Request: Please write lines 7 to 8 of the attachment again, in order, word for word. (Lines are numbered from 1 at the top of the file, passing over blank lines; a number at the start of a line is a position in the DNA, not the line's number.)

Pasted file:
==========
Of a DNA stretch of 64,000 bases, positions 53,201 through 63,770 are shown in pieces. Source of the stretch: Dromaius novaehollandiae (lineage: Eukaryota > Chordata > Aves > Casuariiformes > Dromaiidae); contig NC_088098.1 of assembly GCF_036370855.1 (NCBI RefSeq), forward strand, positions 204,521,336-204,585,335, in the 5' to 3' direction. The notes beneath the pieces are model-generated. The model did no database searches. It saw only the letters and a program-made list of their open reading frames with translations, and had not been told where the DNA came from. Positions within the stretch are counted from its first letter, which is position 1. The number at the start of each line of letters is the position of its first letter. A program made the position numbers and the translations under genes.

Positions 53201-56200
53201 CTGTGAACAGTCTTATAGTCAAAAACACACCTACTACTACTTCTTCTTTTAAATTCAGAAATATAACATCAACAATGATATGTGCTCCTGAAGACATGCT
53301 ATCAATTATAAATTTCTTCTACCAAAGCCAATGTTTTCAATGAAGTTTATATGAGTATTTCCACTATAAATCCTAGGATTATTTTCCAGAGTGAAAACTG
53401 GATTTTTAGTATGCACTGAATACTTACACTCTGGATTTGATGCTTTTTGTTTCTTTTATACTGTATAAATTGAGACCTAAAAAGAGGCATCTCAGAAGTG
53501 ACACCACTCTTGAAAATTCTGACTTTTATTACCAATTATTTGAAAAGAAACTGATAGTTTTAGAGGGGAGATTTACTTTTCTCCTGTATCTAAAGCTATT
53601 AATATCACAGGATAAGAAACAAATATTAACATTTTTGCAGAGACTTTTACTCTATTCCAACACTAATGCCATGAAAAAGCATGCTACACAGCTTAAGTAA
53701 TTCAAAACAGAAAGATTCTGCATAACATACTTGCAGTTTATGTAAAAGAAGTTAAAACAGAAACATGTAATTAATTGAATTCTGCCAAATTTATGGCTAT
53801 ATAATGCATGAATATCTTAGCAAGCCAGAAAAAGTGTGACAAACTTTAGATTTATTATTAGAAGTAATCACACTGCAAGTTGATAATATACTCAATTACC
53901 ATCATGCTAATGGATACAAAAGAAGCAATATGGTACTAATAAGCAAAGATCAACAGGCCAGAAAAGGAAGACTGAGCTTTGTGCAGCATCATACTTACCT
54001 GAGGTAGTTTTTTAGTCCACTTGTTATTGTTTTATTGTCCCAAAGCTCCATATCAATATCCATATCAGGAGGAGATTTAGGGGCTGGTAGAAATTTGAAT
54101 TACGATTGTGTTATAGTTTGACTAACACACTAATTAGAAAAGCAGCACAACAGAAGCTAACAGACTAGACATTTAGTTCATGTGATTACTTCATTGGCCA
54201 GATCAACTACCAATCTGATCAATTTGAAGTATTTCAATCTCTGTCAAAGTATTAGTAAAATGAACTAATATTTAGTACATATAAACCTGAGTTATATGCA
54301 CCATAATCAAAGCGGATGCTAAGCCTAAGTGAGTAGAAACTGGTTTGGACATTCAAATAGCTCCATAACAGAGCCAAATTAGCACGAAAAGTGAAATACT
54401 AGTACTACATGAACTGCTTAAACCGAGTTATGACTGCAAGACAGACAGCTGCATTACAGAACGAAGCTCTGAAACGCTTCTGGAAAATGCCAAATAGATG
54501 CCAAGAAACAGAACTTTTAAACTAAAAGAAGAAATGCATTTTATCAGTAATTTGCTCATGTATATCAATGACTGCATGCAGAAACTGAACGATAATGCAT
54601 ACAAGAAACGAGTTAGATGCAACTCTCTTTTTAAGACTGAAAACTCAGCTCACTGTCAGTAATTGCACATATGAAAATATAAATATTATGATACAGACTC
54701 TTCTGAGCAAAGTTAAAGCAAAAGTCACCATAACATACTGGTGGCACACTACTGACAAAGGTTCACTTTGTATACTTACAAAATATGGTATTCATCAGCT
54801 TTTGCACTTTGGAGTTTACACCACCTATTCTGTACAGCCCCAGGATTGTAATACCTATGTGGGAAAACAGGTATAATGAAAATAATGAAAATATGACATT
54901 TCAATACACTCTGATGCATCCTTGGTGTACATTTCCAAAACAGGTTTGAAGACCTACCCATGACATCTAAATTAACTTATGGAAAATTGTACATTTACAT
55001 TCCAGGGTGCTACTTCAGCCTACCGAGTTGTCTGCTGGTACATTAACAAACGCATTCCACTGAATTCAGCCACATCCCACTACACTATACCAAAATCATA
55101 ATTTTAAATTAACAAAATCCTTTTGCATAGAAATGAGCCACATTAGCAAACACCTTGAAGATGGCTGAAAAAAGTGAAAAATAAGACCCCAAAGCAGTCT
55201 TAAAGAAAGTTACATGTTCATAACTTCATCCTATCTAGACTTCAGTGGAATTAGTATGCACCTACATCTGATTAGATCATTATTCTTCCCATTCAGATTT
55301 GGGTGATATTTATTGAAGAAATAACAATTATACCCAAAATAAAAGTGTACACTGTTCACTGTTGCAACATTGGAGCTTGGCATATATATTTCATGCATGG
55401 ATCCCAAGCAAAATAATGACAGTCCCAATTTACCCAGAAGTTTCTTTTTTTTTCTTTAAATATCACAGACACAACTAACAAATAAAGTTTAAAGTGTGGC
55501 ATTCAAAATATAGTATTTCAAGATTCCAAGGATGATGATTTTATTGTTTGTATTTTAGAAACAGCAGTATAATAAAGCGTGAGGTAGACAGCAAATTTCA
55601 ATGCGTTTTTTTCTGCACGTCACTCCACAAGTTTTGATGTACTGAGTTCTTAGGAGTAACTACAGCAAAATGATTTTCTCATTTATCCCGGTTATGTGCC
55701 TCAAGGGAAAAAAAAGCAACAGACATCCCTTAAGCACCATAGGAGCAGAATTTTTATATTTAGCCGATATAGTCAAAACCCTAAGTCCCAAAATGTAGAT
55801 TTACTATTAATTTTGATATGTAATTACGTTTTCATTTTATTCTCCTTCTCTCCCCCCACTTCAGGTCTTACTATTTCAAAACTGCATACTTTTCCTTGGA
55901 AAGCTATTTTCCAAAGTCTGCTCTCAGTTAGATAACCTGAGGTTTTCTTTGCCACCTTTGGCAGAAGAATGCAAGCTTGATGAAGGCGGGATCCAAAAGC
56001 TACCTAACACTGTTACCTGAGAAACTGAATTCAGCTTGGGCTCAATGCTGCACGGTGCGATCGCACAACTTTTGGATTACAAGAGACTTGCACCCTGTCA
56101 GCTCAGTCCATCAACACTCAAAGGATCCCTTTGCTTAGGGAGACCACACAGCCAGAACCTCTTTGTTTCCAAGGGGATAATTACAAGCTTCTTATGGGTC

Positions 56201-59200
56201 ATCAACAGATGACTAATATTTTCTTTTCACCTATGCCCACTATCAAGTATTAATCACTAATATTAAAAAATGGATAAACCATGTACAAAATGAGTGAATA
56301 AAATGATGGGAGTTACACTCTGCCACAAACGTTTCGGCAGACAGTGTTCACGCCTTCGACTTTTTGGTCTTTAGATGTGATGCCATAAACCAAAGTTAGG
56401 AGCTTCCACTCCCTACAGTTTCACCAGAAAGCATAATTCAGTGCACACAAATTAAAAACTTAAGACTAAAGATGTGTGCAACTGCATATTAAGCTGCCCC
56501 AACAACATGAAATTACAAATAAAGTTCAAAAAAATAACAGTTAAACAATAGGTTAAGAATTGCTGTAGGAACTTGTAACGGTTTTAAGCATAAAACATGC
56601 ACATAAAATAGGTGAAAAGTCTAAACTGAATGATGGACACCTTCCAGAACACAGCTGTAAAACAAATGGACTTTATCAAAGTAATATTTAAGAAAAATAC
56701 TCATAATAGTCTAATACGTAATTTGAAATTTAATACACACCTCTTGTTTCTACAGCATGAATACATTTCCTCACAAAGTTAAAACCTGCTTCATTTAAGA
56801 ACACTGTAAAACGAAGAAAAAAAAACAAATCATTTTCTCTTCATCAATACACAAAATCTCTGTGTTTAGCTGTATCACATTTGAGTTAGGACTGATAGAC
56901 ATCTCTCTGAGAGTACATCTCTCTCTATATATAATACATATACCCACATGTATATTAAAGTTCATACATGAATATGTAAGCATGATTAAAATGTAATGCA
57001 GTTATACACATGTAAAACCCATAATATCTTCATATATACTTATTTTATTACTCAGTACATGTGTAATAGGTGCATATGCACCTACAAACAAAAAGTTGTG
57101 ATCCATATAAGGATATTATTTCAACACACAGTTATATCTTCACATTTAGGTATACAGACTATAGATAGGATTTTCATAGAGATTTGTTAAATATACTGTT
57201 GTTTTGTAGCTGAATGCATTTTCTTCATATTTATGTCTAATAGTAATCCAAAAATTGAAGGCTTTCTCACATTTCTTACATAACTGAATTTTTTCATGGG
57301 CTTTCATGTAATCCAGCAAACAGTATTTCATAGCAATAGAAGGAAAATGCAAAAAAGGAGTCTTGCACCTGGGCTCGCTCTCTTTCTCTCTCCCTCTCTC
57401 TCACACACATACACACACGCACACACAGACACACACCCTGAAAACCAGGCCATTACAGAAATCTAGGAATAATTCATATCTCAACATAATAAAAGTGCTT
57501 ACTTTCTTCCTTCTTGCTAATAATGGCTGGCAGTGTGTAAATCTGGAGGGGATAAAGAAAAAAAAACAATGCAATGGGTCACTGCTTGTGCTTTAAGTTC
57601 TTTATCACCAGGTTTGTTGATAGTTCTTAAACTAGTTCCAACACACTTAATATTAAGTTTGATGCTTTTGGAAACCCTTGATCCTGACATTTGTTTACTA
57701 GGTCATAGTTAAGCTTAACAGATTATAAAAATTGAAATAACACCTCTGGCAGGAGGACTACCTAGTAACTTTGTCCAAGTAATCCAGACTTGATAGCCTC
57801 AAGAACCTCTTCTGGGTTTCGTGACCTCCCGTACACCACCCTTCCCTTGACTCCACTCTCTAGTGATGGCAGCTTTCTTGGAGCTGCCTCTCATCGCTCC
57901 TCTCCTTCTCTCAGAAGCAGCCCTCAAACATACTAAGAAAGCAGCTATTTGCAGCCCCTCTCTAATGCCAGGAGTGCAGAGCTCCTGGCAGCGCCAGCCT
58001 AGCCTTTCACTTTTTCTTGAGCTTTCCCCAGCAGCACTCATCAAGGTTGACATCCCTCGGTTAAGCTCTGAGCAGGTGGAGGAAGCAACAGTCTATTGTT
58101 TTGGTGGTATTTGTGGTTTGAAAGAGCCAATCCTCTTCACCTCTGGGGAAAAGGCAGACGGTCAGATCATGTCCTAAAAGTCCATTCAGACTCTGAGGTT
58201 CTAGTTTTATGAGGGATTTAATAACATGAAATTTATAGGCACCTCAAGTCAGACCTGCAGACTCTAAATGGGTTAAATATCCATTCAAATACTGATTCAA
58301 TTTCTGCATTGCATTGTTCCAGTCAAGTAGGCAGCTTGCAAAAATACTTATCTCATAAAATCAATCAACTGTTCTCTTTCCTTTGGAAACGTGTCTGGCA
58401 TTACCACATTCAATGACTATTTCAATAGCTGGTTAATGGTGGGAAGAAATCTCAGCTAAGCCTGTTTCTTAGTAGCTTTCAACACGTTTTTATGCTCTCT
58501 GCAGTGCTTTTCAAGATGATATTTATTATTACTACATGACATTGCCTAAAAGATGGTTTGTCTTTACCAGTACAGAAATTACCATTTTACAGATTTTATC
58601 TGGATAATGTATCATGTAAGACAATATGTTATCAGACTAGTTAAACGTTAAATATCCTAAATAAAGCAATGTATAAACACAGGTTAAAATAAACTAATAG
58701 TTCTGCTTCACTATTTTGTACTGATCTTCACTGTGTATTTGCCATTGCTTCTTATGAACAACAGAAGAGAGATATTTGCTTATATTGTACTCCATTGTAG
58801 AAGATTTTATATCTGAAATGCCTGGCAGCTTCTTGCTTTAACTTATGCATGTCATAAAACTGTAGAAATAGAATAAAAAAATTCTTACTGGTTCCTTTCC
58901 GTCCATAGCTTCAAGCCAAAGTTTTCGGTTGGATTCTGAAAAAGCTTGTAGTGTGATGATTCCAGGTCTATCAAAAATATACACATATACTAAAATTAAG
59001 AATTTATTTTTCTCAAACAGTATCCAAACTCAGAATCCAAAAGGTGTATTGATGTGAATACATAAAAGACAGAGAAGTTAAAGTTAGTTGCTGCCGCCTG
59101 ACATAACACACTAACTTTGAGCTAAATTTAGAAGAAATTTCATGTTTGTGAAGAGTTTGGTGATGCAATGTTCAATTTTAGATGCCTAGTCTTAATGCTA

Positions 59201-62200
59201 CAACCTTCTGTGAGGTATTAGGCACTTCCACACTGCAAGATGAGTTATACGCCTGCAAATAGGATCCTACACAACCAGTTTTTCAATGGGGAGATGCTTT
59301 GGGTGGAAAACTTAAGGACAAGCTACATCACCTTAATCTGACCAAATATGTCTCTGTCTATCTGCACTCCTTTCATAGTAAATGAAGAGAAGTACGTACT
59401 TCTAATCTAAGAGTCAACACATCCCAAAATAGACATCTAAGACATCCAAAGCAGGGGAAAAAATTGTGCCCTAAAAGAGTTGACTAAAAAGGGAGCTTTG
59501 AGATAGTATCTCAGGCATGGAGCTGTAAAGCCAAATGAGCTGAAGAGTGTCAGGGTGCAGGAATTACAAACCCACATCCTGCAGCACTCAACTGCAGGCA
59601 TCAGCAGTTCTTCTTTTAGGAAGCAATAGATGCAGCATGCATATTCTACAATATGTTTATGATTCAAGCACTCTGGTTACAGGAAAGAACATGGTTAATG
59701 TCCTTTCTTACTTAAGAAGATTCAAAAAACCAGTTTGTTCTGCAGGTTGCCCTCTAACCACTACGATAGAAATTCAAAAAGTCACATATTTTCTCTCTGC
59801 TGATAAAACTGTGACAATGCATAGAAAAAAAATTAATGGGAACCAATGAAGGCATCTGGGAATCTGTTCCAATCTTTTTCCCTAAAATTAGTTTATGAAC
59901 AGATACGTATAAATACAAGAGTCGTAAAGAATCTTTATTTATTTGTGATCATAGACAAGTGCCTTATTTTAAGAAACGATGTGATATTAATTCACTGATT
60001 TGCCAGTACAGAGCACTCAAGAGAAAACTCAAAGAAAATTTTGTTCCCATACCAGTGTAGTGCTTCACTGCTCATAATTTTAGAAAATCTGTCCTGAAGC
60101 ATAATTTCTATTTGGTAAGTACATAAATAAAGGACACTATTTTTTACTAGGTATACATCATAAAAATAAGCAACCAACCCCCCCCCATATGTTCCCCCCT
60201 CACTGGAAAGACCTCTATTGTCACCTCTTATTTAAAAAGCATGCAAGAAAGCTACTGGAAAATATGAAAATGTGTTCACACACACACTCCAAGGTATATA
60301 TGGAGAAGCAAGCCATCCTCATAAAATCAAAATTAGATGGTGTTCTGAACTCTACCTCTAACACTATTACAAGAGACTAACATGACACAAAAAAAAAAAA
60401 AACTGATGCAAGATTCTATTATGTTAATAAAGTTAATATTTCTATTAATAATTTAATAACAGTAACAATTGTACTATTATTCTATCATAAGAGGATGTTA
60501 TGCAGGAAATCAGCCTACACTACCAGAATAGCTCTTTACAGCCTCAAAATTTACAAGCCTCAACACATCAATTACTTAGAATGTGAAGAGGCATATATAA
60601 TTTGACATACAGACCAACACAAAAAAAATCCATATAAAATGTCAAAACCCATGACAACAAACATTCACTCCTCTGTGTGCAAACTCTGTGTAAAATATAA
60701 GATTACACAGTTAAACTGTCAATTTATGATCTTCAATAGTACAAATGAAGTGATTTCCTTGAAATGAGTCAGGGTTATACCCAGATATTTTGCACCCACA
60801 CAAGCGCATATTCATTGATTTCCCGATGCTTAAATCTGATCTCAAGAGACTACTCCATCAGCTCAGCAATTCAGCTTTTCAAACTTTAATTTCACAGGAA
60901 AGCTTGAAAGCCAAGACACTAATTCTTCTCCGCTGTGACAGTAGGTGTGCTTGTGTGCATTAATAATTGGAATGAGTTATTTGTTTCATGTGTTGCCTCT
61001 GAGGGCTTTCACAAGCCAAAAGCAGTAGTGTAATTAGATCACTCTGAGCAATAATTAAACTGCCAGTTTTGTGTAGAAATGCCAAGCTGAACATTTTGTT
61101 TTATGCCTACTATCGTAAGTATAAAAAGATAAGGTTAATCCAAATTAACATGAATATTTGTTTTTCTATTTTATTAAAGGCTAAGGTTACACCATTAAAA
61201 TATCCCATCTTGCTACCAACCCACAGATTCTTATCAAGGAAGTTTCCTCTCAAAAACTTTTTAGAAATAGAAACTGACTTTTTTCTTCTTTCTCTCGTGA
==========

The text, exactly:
53601 AATATCACAGGATAAGAAACAAATATTAACATTTTTGCAGAGACTTTTACTCTATTCCAACACTAATGCCATGAAAAAGCATGCTACACAGCTTAAGTAA
53701 TTCAAAACAGAAAGATTCTGCATAACATACTTGCAGTTTATGTAAAAGAAGTTAAAACAGAAACATGTAATTAATTGAATTCTGCCAAATTTATGGCTAT